What is censorship?• Examining media texts such as books, films and TV shows and suppressing or removing the unacceptable parts.
The history of censorship• In 1909 ‘The New York Board of Motion Picture Censorship’ was made.• This board quickly began to influence not only New York but other film productions world wide.• Eventually, all major picture producers agreed to submit their films to the board and would not release a film unless it had been approved.
The history of censorship• The board then created a ‘seal of approval’ which was the first formal attempt to stop illegal censorship through self regulation.• In 1922, the major Hollywood studios and distributors formed a trade association called ‘The Motion Picture Producers and Distributors of America’ (MPPDA)• In 1927 ‘The Studio Relations Committee’ (SRC), part of the MPPDA produced a list of ‘Dont’s and be carefuls’ to govern production.
The history of censorship• On March 31 1930, a code called ‘The Motion Picture Production Code’ (The Hays Code) was published. This was a set of guidelines as to what was seen as appropriate for films, especially since ‘talking pictures’ had been introduced.
The history of censorship• In June 1934 the SRC was renamed ‘The Production Code Administration’ (PCA).• The members of the MPPDA agreed that each film passed by the OCA would recieve a certificate number. This number would have the MPPDA seal of approval.• Even short films and cartoons had to be monitored
The history of censorship – A story• In 1943, Howard Hughes produced his movie ‘The outlaw’ starring Jane Russell. Howard Hughes was instructed to reshoot or eliminate 37 specific shots of Jane Russell as they were said to be too revealing of her breasts. Hughes refused to comply and appealed the OCA’s decision to the MPPDA’s board of directors. They then agreed to grant the seal if he made a few minor cuts. Hughes made the cuts but decided to cut the movie anyway.• However in 1946, Hughes decided to defy the PCA and other censorship boards by distributing the movie as it was originally filmed. The movie violated the PCA’s advertising code and the PCA revoked the movie’s seal of approval. Several theatres also refused to show the movie. Despite this, the movie was still a box office success wherever it was shown.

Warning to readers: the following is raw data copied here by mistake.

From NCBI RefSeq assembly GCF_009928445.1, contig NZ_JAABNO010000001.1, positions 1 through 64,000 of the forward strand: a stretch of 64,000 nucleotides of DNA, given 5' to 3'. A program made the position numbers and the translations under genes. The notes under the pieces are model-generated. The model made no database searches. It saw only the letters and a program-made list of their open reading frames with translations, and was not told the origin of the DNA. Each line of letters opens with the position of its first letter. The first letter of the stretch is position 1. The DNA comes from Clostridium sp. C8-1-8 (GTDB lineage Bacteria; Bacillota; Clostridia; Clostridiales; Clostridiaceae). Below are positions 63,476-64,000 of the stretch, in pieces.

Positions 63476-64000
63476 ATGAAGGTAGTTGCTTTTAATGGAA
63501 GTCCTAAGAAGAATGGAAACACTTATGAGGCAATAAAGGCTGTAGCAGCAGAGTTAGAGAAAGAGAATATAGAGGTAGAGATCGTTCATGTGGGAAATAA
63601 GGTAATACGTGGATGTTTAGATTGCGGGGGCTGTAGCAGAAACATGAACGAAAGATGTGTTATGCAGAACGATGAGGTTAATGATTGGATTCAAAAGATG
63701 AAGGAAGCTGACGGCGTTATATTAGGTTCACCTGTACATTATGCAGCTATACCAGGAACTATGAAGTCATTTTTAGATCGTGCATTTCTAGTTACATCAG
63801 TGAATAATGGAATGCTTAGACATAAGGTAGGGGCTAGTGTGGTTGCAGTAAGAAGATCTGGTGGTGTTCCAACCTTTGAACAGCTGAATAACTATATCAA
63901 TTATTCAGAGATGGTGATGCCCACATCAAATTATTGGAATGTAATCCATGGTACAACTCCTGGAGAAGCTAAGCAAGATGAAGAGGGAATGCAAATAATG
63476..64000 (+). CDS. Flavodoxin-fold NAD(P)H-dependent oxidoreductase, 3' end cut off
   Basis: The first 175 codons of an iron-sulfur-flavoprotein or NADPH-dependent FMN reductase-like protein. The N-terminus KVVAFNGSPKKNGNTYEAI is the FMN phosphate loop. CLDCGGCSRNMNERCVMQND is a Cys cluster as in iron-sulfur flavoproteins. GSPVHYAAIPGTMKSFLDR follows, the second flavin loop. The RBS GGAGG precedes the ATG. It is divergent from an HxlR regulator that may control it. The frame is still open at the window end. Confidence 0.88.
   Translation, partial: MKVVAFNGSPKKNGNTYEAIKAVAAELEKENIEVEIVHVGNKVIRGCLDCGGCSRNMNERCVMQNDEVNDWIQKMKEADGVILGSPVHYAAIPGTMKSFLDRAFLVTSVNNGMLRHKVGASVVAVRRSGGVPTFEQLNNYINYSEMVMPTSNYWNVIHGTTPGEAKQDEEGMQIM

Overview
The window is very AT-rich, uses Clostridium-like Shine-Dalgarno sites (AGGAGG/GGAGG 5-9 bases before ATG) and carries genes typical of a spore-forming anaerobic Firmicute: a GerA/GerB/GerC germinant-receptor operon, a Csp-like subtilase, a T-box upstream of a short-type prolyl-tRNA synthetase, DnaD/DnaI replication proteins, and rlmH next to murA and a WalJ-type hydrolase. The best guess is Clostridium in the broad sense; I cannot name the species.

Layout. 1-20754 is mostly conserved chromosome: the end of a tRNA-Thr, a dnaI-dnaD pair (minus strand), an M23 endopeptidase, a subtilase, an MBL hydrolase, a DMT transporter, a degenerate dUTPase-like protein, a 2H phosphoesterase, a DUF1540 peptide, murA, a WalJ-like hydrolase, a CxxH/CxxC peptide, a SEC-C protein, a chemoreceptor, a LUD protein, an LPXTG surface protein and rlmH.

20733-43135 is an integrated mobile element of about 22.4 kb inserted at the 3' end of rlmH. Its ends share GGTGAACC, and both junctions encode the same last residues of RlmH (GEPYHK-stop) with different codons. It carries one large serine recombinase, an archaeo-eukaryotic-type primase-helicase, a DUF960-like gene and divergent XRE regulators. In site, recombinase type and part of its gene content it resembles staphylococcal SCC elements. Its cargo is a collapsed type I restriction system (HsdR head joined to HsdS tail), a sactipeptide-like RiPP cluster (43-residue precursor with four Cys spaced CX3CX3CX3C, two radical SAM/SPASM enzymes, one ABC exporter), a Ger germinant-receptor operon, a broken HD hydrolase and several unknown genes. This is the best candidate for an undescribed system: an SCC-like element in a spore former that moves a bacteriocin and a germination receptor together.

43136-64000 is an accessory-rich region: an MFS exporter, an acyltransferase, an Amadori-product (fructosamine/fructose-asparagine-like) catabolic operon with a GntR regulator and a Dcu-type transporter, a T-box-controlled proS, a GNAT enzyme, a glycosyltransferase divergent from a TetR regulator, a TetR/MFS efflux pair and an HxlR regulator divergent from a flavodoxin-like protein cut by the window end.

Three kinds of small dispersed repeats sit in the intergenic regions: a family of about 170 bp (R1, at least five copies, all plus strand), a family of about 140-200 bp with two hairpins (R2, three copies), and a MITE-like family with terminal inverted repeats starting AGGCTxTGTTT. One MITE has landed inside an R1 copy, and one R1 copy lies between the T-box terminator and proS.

Who are the BBFC?• B – British• B – Board• Of• F – Film• C - Classification
The BBFC• The BBFC, originally British Board of Film Censors, is a non-governmental organisation, funded by the film industry and responsible for the national classification and censorship of films within the United Kingdom. It classifies videos, DVDs and some video games under the Video Recordings Act 2010.
The BBFC• The BBFC was established in 1912 and is the British version of the MPPDA.• It creates the ratings on all films, games and TV shows.• The ratings are put in place to protect people and children from seeing content that is not appropriate for their age.
My Film• I think that my film would be a certificate 15. The content of my film includes violence and threat which would not be appropriate for younger audiences. My film also has reference to gang/thug culture which is not a theme that children should be witnessing as it encourages violence and gangs.• The certificate is important to the success of my film because it will appeal to the right people and they can appreciate and enjoy the film. It is important that no one under the age of the certificate sees the film as it could disturb them and then therefore make the film unpopular and therefore unsuccessful. It is important for the right audience to see the film so that they can evaluate and then tell others their opinion on the film and them hopefully recommend it too.